So, I was carefully monitored. So what had caused this to happen? I was tested for HIV, hepatitis, Lupus and had scans to rule out cancer – all possible underlying causes. On the 27th December, I met my consultant who informed me with a sad face that I was clear on all counts. So why the sad face? Because we didn’t know the cause of the disease. Idiopathic – no known cause*. At this time research was being conducted into the presence of an antibody (anti-PLA2R) and I was happy to be part of it. I was still feeling absolutely fine. I had by now noticed the tell-tale sign of frothy urine and swollen legs.
I was advised due to the continued decline of my kidney function, to consider the Ponchelli regime – alternating high dosage steroids and a chemotherapy drug for 6 months. It was made very clear that this was not an easy option, however I did not want to face the alternative of dialysis – within possibly 5 years – so agreed. I was pencilled in for April 2013. During this time, my anti-PLA2R results came back and my marker indicated a higher than normal presence of this antibody – my consultant felt justified at putting me on the Ponchelli regime.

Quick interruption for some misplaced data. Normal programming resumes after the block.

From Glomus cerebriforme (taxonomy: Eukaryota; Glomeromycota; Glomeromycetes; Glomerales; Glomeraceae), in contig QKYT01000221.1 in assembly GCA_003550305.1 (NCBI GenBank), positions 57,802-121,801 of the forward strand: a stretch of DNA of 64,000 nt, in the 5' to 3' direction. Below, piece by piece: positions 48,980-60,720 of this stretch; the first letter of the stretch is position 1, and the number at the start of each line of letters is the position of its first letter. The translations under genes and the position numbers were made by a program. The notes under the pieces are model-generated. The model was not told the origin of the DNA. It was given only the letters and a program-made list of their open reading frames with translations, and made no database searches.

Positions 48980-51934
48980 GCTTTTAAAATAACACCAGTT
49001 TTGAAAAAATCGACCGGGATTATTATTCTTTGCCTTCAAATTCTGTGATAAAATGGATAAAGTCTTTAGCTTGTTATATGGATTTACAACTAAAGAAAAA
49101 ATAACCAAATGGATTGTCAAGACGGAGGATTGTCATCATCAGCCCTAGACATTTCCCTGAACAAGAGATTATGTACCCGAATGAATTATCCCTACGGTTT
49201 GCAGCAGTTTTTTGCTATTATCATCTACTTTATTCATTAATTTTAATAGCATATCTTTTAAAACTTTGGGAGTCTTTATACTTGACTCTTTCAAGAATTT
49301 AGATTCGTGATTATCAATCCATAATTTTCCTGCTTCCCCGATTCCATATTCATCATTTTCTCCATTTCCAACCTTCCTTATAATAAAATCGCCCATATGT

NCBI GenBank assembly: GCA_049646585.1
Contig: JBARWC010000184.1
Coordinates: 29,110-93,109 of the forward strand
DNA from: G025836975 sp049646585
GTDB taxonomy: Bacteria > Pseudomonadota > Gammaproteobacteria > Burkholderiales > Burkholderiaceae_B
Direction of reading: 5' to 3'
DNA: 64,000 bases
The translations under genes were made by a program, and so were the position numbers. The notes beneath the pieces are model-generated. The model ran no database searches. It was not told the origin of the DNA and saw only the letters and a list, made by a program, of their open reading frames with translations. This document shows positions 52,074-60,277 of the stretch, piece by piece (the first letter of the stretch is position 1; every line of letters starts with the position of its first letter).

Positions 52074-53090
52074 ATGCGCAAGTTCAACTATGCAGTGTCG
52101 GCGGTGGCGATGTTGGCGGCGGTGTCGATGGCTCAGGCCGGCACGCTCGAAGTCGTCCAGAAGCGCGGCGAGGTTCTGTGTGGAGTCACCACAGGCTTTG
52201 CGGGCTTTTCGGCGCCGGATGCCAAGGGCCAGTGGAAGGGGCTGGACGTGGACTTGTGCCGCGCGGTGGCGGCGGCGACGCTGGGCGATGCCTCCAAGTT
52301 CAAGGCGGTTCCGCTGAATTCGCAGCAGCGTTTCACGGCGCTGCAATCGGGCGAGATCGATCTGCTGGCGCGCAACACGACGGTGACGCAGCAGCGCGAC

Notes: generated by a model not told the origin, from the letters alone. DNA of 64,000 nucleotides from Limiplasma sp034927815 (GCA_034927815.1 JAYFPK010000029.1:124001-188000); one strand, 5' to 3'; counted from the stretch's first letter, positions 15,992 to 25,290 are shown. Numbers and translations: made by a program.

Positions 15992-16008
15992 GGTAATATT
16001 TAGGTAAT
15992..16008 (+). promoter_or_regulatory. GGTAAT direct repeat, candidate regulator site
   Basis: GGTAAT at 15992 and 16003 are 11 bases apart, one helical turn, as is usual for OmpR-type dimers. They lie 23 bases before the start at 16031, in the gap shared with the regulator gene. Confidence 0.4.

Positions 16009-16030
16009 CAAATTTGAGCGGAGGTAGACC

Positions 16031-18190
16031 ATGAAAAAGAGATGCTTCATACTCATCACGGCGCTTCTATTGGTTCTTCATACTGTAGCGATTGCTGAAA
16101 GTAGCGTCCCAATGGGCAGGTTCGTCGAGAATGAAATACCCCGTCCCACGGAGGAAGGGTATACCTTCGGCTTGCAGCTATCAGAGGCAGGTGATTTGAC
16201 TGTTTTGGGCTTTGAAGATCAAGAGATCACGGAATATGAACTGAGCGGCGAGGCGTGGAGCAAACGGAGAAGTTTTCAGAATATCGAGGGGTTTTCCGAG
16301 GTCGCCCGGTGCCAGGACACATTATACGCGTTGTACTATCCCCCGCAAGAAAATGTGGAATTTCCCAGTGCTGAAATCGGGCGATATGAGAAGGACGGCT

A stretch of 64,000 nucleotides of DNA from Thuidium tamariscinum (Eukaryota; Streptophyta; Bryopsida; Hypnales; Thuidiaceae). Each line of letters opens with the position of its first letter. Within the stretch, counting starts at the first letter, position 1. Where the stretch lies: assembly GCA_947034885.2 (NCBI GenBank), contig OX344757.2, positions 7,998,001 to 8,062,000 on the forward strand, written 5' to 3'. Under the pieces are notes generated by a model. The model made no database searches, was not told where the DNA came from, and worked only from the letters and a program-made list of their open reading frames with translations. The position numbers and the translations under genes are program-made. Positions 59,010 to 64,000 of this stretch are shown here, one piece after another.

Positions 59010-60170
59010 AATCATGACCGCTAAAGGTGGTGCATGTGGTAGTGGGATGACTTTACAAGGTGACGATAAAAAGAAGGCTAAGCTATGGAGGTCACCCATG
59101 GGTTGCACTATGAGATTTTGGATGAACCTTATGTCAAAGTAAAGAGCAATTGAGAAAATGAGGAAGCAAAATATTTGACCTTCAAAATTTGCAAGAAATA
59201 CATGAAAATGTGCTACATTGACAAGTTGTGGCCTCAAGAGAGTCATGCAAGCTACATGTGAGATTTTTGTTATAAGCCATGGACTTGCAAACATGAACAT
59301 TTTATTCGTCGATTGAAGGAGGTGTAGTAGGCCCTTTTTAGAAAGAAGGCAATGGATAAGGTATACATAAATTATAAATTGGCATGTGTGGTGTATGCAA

It was a fantastic start – high dose steroids and sunny days during Easter 2013 but it became harder as the chemo started to work – I also had an allergic reaction to Cyclophosphamide, so I had to come off, go back on steroids (numerous trips to the hospital at this point) and start on Chlorambucil, a much heavier drug I was informed.
Six months later, in the October, I finished the regime. It was several months later before I started to gain energy and feel more like myself. February 2014 I received the fabulous news that not only had the treatment worked, (they expect a 30% improvement on results), but that I had had an improvement of around of 98%.
I now see my consultant every 12 months with the proviso that I know the signs, and if any return I have to contact her immediately. Things are still great, and everything is within the normal range,